Ransomware has quickly become the most prominent and visible type of malware. Ransomware attacks affect service delivery, paralyze IT systems, and cause significant damage to various organizations. So what is ransomware after all? Join Chusa.info to find out What is Ransomware in detail below!
What is Ransomware?
Ransomware is malicious software that uses encryption that holds the victim’s information for ransom. Important user or organization data is encrypted so they cannot access files, databases, or applications. Then a ransom is required to provide access. Ransomware is often designed to spread across networks and target databases and file servers, which can quickly cripple an entire organization. This is a growing threat, generating billions of dollars in payments to cybercriminals and causing significant damage and costs to businesses and government entities.
How does Ransomware work?
Ransomware uses asymmetric encryption. This is a cipher that uses a key pair to encrypt and decrypt a file. A public – private key pair is generated unique to the victim by the attacker, with the private key to decrypt files stored on the attacker’s server. The attacker only gives the private key to the victim after paying the ransom, although as seen in recent ransomware campaigns, this is not always the case. Without access to the private key, it is nearly impossible to decrypt files being held for ransom.
Many variants of ransomware exist. Often ransomware (and other malware) is spread using email spam campaigns or through targeted attacks. Malware needs an attack vector to establish its presence on an endpoint. Once the presence is established, the malware remains on the system until it completes its task.
After a successful exploit, the ransomware executes a malicious binary on the infected system. This binary then searches and encrypts valuable files, such as Microsoft Word documents, images, databases, etc. Ransomware can also exploit system vulnerabilities. and networks to spread to other systems and possibly across the entire organization.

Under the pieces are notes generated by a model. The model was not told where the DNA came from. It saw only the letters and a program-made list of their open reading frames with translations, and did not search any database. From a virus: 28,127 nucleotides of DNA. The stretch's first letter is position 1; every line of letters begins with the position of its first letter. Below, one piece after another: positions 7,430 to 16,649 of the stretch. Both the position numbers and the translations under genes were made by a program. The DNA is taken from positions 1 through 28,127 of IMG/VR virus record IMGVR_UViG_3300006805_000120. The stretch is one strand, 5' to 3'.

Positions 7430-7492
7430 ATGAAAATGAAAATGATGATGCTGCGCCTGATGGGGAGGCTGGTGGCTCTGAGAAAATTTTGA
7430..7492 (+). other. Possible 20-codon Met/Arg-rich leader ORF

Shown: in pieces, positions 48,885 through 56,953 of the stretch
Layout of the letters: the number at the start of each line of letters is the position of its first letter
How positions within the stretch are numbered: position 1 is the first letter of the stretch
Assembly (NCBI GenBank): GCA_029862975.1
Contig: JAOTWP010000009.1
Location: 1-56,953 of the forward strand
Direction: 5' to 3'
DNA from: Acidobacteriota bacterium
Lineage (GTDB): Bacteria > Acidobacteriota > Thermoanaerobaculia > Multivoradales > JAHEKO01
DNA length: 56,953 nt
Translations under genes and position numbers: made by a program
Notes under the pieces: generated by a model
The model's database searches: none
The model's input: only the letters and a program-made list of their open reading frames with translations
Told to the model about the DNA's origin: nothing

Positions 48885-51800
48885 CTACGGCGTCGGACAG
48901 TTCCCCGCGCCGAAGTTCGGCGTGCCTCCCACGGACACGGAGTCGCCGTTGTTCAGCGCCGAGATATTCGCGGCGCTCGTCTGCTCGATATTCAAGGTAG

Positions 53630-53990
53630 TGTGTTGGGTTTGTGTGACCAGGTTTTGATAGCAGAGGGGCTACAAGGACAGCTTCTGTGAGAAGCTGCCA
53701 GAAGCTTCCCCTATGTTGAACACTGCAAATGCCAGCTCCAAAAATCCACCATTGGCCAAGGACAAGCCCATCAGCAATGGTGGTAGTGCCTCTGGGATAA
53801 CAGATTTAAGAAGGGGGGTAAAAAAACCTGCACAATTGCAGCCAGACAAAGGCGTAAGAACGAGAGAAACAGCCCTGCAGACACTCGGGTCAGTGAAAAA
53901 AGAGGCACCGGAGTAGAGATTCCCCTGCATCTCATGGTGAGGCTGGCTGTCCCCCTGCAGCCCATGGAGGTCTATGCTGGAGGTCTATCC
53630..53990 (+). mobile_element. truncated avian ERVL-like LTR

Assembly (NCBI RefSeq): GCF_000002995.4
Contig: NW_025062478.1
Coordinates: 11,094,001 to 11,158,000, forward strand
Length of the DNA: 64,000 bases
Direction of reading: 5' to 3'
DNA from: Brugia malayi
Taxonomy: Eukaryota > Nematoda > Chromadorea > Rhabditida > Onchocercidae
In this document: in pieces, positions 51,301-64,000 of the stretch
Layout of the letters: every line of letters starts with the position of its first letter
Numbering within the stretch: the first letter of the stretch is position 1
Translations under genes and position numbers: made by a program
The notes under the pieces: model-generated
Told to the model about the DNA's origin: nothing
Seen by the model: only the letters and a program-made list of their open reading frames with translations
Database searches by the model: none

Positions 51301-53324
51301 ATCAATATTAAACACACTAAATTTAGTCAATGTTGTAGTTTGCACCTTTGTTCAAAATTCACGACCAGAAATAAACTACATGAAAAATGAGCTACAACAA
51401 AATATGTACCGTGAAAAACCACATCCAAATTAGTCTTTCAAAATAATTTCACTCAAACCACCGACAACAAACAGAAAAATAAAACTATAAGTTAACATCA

Once the files are encrypted, the ransomware prompts the user to pay a ransom within 24 to 48 hours to decrypt the files, otherwise they will be lost forever. If there is no backup of the data or that backup is encrypted, the victim faces paying a ransom to restore the personal files.
Why is ransomware spreading?
Ransomware attacks and their variants are rapidly evolving to resist containment technologies for a number of reasons:
- Easily available malware suites that can be used to generate new malware samples on demand
- Use new techniques, such as complete disk encryption instead of selected files
Today’s thieves don’t even need to be tech-savvy. Ransomware marketplaces have sprung up online, offering malware strains and generating additional profits for malware authors, who often demand a cut of the ransom.
Why is it so hard to find the ransomware culprit?
What is ransomware-as-a-service (RaaS)?
Why You Shouldn’t Pay for Ransomware
How to protect from ransomware
To avoid ransomware and minimize damage if you are attacked, follow these tips:
1. Backup your data . The best way to avoid the risk of being locked out of your important files is to make sure you always have backups of them, preferably in the cloud and on an external hard drive. This way, if you get infected with ransomware, you can wipe your computer or device and reinstall the files from the backup. This protects your data and you won’t be tempted to reward malware authors by paying a ransom. Backups won’t prevent ransomware, but it can reduce the risk.
2. Secure your backups . Make sure that your backup data is not accessible for modification or deletion from the system where it is stored. Ransomware will look for data backups and encrypt or delete them so they can’t be restored, so use backup systems that don’t allow direct access to backup files.
3. Use security software and keep it up to date . Make sure all your computers and devices are protected with comprehensive security software, and keep all your software up to date. Make sure you update your device software early and often, as patches are usually included with each update.
4. Surf the web safely . Be careful where you click. Don’t reply to emails and text messages from people you don’t know, and only download apps from trusted sources. This is important because malware authors often use social engineering to try to get you to install dangerous files.
5. Use only secure networks . Avoid using public Wi-Fi networks, as many are insecure and cybercriminals can snoop on your Internet usage. Consider installing a VPN instead, a VPN that gives you a secure Internet connection no matter where you go.
6. Update information. Stay up-to-date on the latest ransomware threats so you know what to look out for. In case you are infected with ransomware and have not backed up all your files, know that some decryption tools are provided by technology companies to help victims.
7. Implement a security awareness program. Provide regular security awareness training to every member of your organization so they can avoid phishing and other social engineering attacks. Conduct drills and regular checks to ensure that training is being followed.
Ransomware in all its forms and variations poses a significant threat to both individual users and companies. This makes it all the more important to monitor the threat it poses and be prepared for any eventuality. Therefore, it is essential to learn about ransomware, be highly aware of how you use your device, and install the best security software.